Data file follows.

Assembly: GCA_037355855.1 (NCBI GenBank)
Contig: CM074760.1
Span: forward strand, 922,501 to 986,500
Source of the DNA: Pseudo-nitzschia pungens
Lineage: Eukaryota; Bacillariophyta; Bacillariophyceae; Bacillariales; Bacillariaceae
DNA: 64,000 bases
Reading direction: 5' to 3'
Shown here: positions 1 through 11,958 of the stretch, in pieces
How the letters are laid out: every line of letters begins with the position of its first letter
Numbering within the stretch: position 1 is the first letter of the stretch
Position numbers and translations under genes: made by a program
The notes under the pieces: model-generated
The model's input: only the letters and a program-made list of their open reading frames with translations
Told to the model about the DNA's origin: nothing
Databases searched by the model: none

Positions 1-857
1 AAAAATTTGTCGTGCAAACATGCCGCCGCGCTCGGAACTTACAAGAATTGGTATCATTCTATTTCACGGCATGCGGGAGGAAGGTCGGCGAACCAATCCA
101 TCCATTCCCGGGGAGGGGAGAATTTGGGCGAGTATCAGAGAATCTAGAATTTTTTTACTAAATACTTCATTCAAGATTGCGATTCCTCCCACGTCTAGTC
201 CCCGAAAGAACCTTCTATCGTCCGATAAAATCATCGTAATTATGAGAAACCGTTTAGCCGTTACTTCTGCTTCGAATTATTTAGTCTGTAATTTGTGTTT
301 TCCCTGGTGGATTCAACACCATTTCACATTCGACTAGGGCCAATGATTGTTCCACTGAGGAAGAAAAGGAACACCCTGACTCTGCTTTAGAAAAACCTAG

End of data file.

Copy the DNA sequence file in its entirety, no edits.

Assembly: GCA_037355855.1 (NCBI GenBank)
Contig: CM074760.1
Span: forward strand, 922,501 to 986,500
Source of the DNA: Pseudo-nitzschia pungens
Lineage: Eukaryota; Bacillariophyta; Bacillariophyceae; Bacillariales; Bacillariaceae
DNA: 64,000 bases
Reading direction: 5' to 3'
Shown here: positions 1 through 11,958 of the stretch, in pieces
How the letters are laid out: every line of letters begins with the position of its first letter
Numbering within the stretch: position 1 is the first letter of the stretch
Position numbers and translations under genes: made by a program
The notes under the pieces: model-generated
The model's input: only the letters and a program-made list of their open reading frames with translations
Told to the model about the DNA's origin: nothing
Databases searched by the model: none

Positions 1-857
1 AAAAATTTGTCGTGCAAACATGCCGCCGCGCTCGGAACTTACAAGAATTGGTATCATTCTATTTCACGGCATGCGGGAGGAAGGTCGGCGAACCAATCCA
101 TCCATTCCCGGGGAGGGGAGAATTTGGGCGAGTATCAGAGAATCTAGAATTTTTTTACTAAATACTTCATTCAAGATTGCGATTCCTCCCACGTCTAGTC
201 CCCGAAAGAACCTTCTATCGTCCGATAAAATCATCGTAATTATGAGAAACCGTTTAGCCGTTACTTCTGCTTCGAATTATTTAGTCTGTAATTTGTGTTT
301 TCCCTGGTGGATTCAACACCATTTCACATTCGACTAGGGCCAATGATTGTTCCACTGAGGAAGAAAAGGAACACCCTGACTCTGCTTTAGAAAAACCTAG